Some Dark Peak pictures

The other Rangers I work with have been nagging me to put some more pictures on this website. All of these have been taken within 6 Km of where I live. Click on the images to see a larger version.

Wain Stones

Wain Stones, looking south towards the Kinder plateau, which is on the right-hand side of the skyline, about 6 Km away.

Wain Stones

Looking North from Harrop Moss. The valley in the centre of the photo is Crowden Great Brook and to the left is Crowden Little Brook, about 6 Km away. The edge you can see curving left to right in the centre of the photo is Laddow Rocks, which the route of the Pennine Way follows as it climbs out of Crowden up towards Black Hill.

Shittern Clough

This winter panorama was taken from above Shittern Clough, looking southeast up the valley of Shelf Brook.

From left to right:

The stream in the foreground is Shittern Clough,a corruption of Scriesendclough, which probably means 'stream used as an open sewer' - this area of Glossop is thought to have been a centre of population in the 13th century.

The hill just behind is Lightside, which at one time housed the targets for a rifle range - the firing positions were below and to the right of where the photo was taken from. Next along and in the far distance is Shelf Benches, which was the site of some large quarries which were active into the latter part of the 19th century.

Just right of centre in the centre, running from top to bottom of the picture is Shelf Brook. The lower part (the green fields) is known as Mossy Lea. Along the valley bottom runs Doctor's Gate track, named after Dr. John Talbot, who was vicar of Glossop from 1495 to 1535, eventually climbing up to join the Pennine way at Snake Summit. This is purported to be a Roman road, but is in fact a medieval packhorse route.

The hill with the noticeable plume of smoke on it is Coldharbour Moor, on which Mesolithic and Neolithic flints have been found. To the right of that in the far distance is Glead Hill, and finally the round hill on the far right hand side of the photo is Shire Hill, on which a Bronze Age burial urn was found in 1957.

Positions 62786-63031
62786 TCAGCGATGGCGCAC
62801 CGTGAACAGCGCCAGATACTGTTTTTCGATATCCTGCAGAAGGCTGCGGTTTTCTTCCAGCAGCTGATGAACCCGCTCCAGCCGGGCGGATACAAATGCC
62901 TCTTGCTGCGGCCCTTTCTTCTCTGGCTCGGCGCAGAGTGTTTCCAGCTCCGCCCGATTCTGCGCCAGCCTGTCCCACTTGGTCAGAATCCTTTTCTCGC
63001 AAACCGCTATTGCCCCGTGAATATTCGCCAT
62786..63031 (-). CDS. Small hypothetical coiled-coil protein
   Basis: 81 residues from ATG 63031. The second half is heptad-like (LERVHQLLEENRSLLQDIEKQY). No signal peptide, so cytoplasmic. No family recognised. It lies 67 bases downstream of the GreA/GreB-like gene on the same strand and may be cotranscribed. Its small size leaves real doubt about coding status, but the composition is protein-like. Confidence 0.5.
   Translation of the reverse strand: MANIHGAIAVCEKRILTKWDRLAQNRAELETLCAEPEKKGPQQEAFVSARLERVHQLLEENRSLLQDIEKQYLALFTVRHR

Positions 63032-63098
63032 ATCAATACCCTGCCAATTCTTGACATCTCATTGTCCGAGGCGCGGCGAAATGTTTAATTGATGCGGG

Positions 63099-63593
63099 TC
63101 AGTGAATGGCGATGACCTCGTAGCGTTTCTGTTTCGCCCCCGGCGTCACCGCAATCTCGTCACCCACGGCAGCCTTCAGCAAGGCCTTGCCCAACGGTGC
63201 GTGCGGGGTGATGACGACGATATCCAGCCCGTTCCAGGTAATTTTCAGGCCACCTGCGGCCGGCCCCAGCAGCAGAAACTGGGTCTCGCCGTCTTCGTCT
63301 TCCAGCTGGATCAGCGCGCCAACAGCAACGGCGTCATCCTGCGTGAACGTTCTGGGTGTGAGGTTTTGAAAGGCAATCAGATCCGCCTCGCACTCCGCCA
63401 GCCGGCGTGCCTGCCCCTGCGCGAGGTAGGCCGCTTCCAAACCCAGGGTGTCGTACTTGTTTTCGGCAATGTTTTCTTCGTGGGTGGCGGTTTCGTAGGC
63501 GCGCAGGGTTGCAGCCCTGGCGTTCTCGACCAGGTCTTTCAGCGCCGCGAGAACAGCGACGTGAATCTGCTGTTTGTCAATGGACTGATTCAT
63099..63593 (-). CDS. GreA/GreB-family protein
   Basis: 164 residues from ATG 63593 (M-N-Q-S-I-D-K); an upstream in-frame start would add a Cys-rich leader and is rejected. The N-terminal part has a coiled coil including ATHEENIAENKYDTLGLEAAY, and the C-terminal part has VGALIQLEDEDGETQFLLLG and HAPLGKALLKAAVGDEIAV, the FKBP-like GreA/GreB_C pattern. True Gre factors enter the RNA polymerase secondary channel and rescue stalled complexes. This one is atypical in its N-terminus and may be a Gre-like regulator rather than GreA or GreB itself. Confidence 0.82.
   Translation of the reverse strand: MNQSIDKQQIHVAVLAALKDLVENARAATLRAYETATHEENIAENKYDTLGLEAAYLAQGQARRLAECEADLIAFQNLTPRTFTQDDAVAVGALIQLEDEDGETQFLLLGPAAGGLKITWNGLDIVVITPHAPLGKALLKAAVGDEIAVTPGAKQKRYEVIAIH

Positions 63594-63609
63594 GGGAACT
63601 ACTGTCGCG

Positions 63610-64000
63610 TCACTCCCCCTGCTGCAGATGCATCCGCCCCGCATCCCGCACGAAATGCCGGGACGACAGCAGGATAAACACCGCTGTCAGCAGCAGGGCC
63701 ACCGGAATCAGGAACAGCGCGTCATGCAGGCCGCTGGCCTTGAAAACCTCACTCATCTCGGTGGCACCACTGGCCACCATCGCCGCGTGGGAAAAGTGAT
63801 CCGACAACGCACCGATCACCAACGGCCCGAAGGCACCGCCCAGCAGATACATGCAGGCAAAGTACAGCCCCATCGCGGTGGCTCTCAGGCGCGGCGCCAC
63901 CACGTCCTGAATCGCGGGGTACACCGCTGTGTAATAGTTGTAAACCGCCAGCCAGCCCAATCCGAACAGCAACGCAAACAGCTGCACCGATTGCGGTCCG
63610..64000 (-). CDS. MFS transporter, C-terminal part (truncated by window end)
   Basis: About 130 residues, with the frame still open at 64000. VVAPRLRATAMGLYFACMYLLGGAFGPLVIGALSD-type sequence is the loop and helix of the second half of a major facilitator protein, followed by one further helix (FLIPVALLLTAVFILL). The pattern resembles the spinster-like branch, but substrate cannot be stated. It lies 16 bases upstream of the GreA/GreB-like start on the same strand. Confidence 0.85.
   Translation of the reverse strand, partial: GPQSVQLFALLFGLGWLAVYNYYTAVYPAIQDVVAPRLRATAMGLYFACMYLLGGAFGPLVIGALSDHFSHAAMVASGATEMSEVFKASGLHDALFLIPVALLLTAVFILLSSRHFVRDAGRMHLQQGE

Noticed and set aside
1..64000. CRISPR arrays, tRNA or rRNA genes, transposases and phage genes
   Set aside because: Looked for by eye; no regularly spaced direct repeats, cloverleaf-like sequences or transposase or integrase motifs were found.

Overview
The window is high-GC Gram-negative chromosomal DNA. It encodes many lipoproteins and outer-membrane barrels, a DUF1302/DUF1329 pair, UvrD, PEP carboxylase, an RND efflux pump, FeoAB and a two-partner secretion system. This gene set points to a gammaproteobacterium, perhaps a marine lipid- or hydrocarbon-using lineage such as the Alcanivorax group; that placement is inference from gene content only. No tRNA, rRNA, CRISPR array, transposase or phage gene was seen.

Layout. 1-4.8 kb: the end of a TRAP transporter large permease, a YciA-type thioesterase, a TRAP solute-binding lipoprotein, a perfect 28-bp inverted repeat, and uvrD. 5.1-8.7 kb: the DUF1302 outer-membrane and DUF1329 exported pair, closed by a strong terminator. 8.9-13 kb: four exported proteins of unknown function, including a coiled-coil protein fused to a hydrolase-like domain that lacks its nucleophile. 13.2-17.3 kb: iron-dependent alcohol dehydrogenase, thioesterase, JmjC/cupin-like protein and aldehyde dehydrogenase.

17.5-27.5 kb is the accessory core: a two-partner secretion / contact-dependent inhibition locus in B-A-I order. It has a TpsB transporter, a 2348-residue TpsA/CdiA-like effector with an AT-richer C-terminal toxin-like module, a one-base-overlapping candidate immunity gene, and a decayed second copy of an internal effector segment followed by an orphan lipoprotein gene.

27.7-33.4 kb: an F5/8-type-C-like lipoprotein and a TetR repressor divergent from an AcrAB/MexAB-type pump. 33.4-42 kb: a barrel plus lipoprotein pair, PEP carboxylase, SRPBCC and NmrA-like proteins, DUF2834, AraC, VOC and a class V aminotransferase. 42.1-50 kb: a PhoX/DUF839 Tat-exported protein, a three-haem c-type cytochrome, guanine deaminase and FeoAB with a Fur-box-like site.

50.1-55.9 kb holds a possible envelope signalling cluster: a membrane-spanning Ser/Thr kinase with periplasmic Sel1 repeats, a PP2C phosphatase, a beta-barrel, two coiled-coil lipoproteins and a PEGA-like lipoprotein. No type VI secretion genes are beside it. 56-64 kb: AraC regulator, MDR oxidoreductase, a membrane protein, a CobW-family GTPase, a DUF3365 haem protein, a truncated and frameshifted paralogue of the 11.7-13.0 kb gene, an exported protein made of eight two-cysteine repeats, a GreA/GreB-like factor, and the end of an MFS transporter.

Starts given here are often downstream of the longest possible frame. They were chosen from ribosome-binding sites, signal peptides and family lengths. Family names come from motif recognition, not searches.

Most of the moorland around Glossop is managed for grouse shooting, which requires that thenheather is burnt on a regular 15 year cycle to provide fresh growth for the grouse to eat - hence the trails of smoke on the skyline.

Looking east along Mossy Lea, Shire Hill is just out of shot to the right. This is the green valley bottom you can see on the panorama above.

Shittern Clough

Looking south-west over Glossop from near the bottom of Shittern Clough. This was taken a couple of hours after the panorama above, and all the smoke from the heather burning had drifted down over Glossop - very atmospheric! (pun intended ;-)

James Thorn

James's Thorn, looking west over Glossop and to Manchester in the distance. The round hill on the left of the picture is Shire Hill (see above). The scrap metal in front of my kid's feet is all that remains of a Canadian Air Force Avro Lancaster that crashed on May 18th 1945, just days before the squadron went back to Canada. All six crew were killed. Behind and below the viewpoint there is the remains of another crash - a Skytrain. The Dark Peak is littered with aircraft wrecks, the most well-known being the USAF RB-29A 'Over Exposed' that crashed near Higher Shelf Stones, about 1 Km away from this site.

Dog Rock

Above Ferny Hole, looking west towards Yellow Slacks and Dog Rock (the outcrop on the facing hillside in the centre of the photo). Dog Rock was used by the early sports climbers in the UK, and was the scene of some pretty heated battles over access in the 50s and 60s - the local farmer fenced the crag off in an attempt to keep the climbers out, and the local climbers used to go up in the evening, cut the fences and throw the wire, the posts and all the tools off the top of the crag. The farmer then resorted to dynamiting the crag to make it unclimbable, but in fact it ended up improving the climbing! Eventually the whole thing ended up in court.

Before the flood After the flood After the flood

Last summer we had a day of torrential rain which resulted in Shelf Brook bursting its banks, along with most of the other rivers that flow through Glossop. There was extensive damage, some of which is still being repaired. The picture on the left is what it used to look like, the picture on the right was taken the day after the floods. Both these pictures are taken from exactly the same place, the footbridge over Shelf Brook. The picture on the right shows that at its peak the brook had come clean over the bridge, and in fact had pushed it downstream - notice the curve? Paradoxically the bright and sunny picture was taken in the middle of winter, and the wet and miserable ones were in the middle of summer - not an unusual state of affairs for Glossop!

Categories : Peak District


Re: Some Dark Peak pictures

Thanks alot for giving me the pleasure and stirring memories of happy times many years ago. I was born and brought up in Glossop, I have enjoyed seeing them.